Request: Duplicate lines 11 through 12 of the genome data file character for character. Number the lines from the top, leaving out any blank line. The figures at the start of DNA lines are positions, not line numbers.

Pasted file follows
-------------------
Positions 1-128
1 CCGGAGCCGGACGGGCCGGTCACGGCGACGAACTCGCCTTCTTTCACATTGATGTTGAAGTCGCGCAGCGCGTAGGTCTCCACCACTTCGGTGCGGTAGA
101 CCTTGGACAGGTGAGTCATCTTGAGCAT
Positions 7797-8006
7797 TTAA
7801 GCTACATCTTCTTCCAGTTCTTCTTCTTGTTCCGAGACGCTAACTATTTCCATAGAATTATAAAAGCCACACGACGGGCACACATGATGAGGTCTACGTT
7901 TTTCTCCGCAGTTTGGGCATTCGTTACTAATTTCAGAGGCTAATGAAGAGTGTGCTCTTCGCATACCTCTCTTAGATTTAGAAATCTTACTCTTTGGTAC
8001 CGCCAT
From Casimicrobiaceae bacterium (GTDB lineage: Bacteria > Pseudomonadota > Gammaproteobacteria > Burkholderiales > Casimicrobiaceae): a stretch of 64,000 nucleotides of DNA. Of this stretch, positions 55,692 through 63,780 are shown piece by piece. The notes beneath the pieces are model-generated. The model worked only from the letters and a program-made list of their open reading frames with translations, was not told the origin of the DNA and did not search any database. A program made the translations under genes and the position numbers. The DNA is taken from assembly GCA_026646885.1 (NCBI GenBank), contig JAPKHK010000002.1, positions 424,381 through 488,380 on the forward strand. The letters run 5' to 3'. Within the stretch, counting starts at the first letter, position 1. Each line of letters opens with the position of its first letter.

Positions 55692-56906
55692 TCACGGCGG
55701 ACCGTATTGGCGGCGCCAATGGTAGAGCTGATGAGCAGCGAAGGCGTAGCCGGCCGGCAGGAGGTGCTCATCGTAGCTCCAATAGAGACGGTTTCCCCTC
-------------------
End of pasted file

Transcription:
55692 TCACGGCGG
55701 ACCGTATTGGCGGCGCCAATGGTAGAGCTGATGAGCAGCGAAGGCGTAGCCGGCCGGCAGGAGGTGCTCATCGTAGCTCCAATAGAGACGGTTTCCCCTC